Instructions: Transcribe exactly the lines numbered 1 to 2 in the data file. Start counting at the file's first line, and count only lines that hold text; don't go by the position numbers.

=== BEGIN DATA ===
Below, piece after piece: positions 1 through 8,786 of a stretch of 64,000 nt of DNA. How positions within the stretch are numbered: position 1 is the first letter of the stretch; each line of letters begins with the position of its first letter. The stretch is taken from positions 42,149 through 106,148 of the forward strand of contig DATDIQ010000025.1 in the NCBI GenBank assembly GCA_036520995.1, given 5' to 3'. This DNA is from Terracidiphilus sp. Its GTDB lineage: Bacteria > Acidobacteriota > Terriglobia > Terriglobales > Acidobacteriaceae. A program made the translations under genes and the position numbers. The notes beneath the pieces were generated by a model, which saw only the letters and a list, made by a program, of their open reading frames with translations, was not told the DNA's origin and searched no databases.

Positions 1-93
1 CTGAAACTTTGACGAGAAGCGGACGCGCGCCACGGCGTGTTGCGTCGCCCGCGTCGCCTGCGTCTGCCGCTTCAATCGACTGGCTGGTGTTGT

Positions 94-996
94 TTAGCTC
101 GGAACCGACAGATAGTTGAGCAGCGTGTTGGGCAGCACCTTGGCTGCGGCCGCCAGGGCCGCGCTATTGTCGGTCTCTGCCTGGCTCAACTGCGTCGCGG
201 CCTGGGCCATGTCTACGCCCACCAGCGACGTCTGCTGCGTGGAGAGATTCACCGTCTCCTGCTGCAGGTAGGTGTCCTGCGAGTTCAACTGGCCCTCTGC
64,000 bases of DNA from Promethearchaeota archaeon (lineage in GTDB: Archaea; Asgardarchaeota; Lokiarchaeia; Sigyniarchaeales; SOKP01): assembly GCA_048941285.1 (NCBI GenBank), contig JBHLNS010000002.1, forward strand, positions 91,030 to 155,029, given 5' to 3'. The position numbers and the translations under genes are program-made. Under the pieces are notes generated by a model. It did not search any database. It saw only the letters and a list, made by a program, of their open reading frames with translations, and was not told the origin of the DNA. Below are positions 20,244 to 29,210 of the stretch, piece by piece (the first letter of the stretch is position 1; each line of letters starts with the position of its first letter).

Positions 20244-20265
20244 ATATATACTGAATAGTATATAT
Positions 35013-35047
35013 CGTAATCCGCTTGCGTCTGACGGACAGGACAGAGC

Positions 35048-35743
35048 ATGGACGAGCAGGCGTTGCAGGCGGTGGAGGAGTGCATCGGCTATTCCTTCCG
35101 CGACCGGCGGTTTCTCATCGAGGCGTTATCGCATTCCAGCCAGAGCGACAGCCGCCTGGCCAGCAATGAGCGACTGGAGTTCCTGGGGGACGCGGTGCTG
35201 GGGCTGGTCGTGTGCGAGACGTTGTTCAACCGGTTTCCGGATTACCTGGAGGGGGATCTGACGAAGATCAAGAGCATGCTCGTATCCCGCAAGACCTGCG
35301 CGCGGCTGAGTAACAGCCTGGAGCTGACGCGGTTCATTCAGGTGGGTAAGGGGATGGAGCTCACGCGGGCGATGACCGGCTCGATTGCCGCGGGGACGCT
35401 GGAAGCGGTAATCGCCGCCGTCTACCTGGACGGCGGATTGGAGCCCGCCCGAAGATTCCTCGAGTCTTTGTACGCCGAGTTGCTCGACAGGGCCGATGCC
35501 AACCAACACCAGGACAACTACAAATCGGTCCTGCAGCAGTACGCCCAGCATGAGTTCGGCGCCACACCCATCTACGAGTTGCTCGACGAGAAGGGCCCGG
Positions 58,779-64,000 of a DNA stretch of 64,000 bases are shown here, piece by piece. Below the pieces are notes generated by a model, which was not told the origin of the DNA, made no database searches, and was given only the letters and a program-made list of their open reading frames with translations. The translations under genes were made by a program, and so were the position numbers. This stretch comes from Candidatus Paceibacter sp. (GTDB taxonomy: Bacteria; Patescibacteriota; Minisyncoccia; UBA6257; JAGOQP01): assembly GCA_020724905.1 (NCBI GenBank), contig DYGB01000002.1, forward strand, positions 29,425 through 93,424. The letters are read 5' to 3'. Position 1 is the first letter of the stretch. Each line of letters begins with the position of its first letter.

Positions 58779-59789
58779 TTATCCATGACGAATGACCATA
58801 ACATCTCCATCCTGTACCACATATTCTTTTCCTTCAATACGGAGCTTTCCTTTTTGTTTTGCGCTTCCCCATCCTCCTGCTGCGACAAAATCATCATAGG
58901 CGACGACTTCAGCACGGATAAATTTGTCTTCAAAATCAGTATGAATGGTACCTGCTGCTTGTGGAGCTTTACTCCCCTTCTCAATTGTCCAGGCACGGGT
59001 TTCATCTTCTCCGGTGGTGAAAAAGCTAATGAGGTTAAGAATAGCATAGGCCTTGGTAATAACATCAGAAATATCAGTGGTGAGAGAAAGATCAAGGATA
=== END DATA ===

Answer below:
Below, piece after piece: positions 1 through 8,786 of a stretch of 64,000 nt of DNA. How positions within the stretch are numbered: position 1 is the first letter of the stretch; each line of letters begins with the position of its first letter. The stretch is taken from positions 42,149 through 106,148 of the forward strand of contig DATDIQ010000025.1 in the NCBI GenBank assembly GCA_036520995.1, given 5' to 3'. This DNA is from Terracidiphilus sp. Its GTDB lineage: Bacteria > Acidobacteriota > Terriglobia > Terriglobales > Acidobacteriaceae. A program made the translations under genes and the position numbers. The notes beneath the pieces were generated by a model, which saw only the letters and a list, made by a program, of their open reading frames with translations, was not told the DNA's origin and searched no databases.

Positions 1-93